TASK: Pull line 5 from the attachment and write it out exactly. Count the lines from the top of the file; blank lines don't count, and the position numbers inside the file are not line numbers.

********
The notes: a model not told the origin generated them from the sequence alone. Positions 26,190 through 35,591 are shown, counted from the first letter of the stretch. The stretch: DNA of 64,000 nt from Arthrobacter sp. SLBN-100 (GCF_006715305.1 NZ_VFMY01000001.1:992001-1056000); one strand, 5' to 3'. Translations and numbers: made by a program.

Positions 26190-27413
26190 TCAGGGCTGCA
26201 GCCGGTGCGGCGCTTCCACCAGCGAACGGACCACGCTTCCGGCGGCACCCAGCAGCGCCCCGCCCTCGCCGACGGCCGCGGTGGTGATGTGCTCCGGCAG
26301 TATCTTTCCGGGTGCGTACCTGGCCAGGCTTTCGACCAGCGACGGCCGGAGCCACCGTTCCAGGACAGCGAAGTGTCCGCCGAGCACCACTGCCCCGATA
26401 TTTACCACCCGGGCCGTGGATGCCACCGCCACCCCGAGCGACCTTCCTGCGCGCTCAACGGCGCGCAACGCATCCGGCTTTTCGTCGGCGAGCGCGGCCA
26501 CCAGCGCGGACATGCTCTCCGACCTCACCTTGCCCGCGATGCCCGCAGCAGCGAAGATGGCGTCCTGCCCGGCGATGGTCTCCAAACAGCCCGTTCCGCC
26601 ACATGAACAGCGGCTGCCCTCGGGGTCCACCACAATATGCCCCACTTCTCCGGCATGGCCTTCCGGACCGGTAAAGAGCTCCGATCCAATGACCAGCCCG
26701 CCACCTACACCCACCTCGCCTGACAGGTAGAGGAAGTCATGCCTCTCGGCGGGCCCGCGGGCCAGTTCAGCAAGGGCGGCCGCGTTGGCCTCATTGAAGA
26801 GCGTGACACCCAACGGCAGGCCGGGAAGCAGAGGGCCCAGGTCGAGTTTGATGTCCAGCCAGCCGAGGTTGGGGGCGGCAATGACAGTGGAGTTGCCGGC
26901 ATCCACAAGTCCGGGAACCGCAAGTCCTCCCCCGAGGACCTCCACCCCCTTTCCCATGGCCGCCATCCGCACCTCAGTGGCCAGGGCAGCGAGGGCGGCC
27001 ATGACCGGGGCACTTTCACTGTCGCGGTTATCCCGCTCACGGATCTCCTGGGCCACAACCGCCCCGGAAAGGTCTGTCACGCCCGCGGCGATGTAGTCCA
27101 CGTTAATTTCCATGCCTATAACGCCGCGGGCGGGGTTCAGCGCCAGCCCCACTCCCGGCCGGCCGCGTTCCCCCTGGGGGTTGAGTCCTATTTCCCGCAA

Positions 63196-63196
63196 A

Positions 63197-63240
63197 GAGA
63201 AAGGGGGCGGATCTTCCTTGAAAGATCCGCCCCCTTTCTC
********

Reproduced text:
26301 TATCTTTCCGGGTGCGTACCTGGCCAGGCTTTCGACCAGCGACGGCCGGAGCCACCGTTCCAGGACAGCGAAGTGTCCGCCGAGCACCACTGCCCCGATA